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Weak Stranded Whales in Australia to Be Euthanized, Hundreds Already Dead

After one of the world’s worst mass whale strandings, officials in Australia say it could take several days to clear away all the dead bodies, while more animals may need to be euthanized.

More than 450 long-finned pilot whales have beached themselves on the shores of Macquarie Harbour, Tasmania—an island state of Australia located to the south of the mainland—since Monday.

Around 380 of these whales have died, and now authorities will have to dispose of the carcasses. The plan being developed involves either towing the dead animals out to sea or loading them onto a boat before dumping them in the water.

“Realistically it could take several days. We are intending to start tomorrow. If we get a method that works efficiently it maybe by early next week we will have made a real dent,” Nic Deka, from the Tasmanian government’s Parks and Wildlife Service, said at a media briefing, according to Reuters.

So far, a rescue team involving more than 60 government officials and volunteers has managed to return around 90 of the whales to the sea by attaching slings to the animals and pulling them with boats.

“There is a likelihood that we will be continuing the rescue efforts tomorrow,” Deka said. “While we have live animals that have a chance and we have the crew to shift them, we will give it a go.”

But officials said four whales that were too exhausted to reach safety had to be euthanized, and more could follow on Friday.

It can take anywhere from several days to weeks for a beached whale to die, as the stranded animal is slowly crushed to death under the weight of its own body, without the buoyancy of seawater to support itself.

“Most large whales, when they come to shore, they’re already dead,” Craig Harms, an aquatic animal veterinarian at North Carolina State University in Morehead City, told National Geographic. “It’s a long, slow suffocation.”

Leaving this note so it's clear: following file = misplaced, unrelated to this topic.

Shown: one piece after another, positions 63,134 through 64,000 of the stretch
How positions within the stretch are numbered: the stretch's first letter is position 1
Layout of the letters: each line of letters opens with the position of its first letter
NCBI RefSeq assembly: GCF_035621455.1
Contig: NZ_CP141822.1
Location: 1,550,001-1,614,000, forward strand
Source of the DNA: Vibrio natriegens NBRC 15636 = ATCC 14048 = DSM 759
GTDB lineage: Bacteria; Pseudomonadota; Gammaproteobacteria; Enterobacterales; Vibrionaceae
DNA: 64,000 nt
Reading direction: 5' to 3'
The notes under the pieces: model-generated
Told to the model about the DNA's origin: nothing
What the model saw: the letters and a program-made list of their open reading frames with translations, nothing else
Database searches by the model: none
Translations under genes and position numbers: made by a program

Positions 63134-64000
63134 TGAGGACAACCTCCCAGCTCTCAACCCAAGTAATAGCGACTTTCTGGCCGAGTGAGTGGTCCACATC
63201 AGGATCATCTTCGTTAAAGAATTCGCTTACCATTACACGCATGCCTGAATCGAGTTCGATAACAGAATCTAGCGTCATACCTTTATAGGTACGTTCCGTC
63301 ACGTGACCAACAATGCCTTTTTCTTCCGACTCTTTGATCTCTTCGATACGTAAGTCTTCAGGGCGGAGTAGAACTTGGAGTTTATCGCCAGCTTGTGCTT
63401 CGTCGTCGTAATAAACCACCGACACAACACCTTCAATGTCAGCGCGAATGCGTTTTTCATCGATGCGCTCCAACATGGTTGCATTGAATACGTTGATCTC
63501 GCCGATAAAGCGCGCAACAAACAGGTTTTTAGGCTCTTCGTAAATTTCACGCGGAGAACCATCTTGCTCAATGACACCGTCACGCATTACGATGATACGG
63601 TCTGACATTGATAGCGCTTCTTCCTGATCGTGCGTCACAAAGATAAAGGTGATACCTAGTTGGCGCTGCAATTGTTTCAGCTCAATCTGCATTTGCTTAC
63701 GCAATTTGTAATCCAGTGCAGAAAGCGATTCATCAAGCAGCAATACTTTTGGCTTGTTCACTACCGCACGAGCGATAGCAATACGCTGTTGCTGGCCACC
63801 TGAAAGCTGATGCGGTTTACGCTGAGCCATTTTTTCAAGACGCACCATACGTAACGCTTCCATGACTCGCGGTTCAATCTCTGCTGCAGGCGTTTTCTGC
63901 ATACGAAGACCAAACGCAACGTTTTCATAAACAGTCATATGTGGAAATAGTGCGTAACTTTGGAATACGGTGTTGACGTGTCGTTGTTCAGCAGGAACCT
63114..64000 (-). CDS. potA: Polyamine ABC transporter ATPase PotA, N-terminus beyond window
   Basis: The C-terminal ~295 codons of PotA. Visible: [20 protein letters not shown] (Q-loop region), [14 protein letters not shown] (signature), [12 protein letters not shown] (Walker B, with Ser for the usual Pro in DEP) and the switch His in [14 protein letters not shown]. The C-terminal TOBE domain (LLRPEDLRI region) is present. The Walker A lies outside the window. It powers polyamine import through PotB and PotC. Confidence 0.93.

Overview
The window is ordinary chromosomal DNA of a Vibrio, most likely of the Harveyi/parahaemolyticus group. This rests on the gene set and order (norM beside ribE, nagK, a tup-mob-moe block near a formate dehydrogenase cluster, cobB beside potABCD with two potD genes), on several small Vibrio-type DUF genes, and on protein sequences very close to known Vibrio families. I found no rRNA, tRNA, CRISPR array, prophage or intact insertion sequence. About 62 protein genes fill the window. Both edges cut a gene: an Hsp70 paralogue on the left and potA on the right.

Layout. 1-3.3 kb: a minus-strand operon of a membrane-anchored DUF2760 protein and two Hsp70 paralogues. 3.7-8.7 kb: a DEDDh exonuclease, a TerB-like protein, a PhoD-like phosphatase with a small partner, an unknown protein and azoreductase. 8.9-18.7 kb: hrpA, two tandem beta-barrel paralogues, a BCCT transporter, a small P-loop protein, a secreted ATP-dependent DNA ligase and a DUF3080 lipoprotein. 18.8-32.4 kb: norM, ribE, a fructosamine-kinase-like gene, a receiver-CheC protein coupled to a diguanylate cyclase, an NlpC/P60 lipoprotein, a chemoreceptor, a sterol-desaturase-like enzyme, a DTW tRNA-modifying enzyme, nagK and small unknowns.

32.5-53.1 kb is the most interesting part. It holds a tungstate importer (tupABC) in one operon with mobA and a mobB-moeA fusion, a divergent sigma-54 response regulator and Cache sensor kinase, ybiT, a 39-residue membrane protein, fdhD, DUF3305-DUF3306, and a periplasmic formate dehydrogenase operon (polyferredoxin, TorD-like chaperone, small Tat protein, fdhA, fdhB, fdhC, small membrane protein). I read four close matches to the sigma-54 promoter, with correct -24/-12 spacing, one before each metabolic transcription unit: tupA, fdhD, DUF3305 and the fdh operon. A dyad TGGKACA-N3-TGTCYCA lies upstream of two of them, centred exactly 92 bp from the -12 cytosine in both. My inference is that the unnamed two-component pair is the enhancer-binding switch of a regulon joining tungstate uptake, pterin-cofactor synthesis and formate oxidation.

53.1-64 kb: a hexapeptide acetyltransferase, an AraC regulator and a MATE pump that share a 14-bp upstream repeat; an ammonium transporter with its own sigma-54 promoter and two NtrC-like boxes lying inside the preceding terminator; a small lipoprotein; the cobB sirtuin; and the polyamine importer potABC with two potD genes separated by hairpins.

To make matters worse, whale skin blisters when exposed to sunlight for long periods, while scavengers such as seagulls will sometimes pick at the bodies, even while the animals are still alive.

“The gulls really like to go for the eyes, and they don’t worry about waiting until the animal is dead,” Harms said.

In instances where rescuers believe a whale can’t be saved, a decision is taken to euthanize the animal in order to lessen its suffering. This can be done by administering euthanasia drugs, cutting a major artery or even using explosives for large whales. Smaller whales are sometimes shot with firearms.

“For large whales, very sadly, it could take weeks for them to die, and they get blistered in the sun, so you would be thinking about an ethical and humane thing to do,” Mike Double, a zoologist who heads Australian Marine Mammal Centre, told Reuters.

The rescue effort and euthanization has been physically and emotionally draining for those involved, according to Deka, who said that mental health services would be provided for those who needed them.

“The emotional toll can be significant,” Kris Carlyon, a biologist from Tasmania’s Parks and Wildlife Service, told Reuters. “Most crew are really focused on just getting the job done, so it might be a little bit later that they start to really think about it, and it starts to sink in.”

The whale stranding is the worst in Australia’s history and among the largest ever to occur anywhere in the world, The Guardian reported.

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